You know, I would love to hear in your future podcasts of what other directors were organization or operations people. I mean, the one thing I have run into in this industry, in particular, is because this nonprofit of this nature demands a large staff. I mean, animals require a lot of care, you know, the volunteers are supercritical. But ever since I don’t remember if it was the Red Cross, it was years and years ago, and so there was a big call for people to not donate for operations anymore. And, you know, a shelter’s stability is born of the staff. And I don’t think donors should be afraid of taking care of the staff. A well-run organization creates a consistent compassionate environment for the animals. Yes, I agree 100% and I’m not too familiar in that aspect. But, um, you know, one of the great things about this podcast is we like to share just what the organization is doing and kind of what you guys struggle with. What do you guys feel is working really well, the programs that you offer. Not just to kind of shine light to your organization, but also maybe help some of the organizations that have kind of run into a wall like maybe they have all these great programs, but they’re just not hitting with their commute cause, as you know, every community is different and their needs and their wants and their desires are different. So you kind of have to play around with things that you offer to get them engaged, you know? So that’s one of the things that I love about this is hearing how different each state is, how different the communities are, what’s working for one that maybe didn’t work for another. And so that’s one of our goals for doing these podcasts to kind of just share the great work that each organization is doing and maybe in the hopes that another organization is listening to, and they can pick up on some of the great stuff that’s going on also. Yeah, it’s a great resource.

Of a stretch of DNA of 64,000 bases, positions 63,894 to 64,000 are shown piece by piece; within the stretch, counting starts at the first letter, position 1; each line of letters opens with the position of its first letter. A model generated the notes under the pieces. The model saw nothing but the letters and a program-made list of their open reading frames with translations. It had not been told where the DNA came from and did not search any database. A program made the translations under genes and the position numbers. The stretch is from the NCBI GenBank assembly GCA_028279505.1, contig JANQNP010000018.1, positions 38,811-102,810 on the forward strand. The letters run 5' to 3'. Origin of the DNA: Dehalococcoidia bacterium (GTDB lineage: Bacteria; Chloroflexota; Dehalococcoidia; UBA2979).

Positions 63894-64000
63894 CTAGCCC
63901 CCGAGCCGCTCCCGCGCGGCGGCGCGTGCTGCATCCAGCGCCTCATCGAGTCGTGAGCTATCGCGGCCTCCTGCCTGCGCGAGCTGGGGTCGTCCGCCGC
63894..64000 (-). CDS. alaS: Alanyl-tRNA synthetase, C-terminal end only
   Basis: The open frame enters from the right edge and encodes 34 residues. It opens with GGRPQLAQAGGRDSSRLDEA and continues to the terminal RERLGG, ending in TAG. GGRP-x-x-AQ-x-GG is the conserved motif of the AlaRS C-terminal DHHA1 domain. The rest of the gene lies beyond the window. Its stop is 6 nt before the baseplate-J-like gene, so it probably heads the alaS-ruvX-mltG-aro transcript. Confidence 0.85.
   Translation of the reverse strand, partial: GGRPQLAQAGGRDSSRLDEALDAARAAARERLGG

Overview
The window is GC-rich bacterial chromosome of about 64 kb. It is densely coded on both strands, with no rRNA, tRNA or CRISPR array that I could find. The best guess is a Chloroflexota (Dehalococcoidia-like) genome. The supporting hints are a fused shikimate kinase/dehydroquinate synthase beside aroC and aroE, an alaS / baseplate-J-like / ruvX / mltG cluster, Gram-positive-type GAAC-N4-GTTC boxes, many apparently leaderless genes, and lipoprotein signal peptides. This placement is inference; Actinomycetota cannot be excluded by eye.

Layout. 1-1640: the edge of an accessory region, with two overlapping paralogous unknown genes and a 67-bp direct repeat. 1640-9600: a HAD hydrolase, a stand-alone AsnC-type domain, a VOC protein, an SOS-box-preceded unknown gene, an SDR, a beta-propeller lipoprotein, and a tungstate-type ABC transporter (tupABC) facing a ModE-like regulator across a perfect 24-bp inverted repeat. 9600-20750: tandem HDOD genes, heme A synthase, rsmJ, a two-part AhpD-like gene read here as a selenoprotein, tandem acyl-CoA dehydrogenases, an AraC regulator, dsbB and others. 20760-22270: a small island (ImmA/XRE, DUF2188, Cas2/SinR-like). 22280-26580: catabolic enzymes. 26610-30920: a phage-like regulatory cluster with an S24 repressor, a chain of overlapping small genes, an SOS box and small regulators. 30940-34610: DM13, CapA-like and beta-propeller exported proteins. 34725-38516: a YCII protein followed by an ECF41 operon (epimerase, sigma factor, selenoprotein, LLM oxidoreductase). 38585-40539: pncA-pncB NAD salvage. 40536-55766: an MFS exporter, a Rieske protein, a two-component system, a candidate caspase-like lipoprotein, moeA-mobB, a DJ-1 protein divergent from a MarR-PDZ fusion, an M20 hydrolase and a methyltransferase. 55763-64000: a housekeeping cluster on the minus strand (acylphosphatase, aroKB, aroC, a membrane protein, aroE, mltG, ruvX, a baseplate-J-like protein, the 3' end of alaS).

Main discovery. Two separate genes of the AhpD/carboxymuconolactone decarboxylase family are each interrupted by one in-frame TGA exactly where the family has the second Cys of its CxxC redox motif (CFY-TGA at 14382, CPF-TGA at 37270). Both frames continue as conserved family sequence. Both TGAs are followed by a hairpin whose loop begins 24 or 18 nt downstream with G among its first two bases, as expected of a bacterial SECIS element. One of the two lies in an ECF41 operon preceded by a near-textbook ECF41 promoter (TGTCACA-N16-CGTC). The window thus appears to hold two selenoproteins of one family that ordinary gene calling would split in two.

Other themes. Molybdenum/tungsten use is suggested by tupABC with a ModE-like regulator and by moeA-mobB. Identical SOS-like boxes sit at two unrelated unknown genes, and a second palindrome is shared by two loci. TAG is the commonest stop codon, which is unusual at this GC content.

Yes, most definitely is. And if any of our listeners want a way to get in contact with you guys, whether it’s to donate or volunteer, what is the best way that they can get in contact with you guys? Well, we have two Websites now. One is dogandcatshelter.org and the other one is straytoservice.org. And the emails are right there on the Websites. And then there’s our phone numbers (307)674-7694. Perfect and I hope that that kind of helps out. And you know, I highly encourage our listeners to go and check out your website and your social media. I see that you guys are pretty active on your Facebook in posting pictures and updates and resources and everything of that nature.

 So I want to thank you, Jill, today for joining me and sharing a little bit more about the Dog and Cat Shelter. Do you have anything else that you’d like to share with us today? No, I just really appreciate your time. Oh, my gosh. This is so great to have a resource like this and to be able to share amongst other professionals. We love your open enough and for allowing us to kind of just get that glimpse into your organization and just especially you as a person. Also, because you know, you coming on here and telling us your stories and why you’re passionate about your work and everything is a huge thing. And we greatly appreciate that. Thank you.

 Thanks for tuning into today’s podcast. If you’re not already a Dooberteer, sign up for free at www.Doobert.com. At Doobert, we know that together we can save more animals.”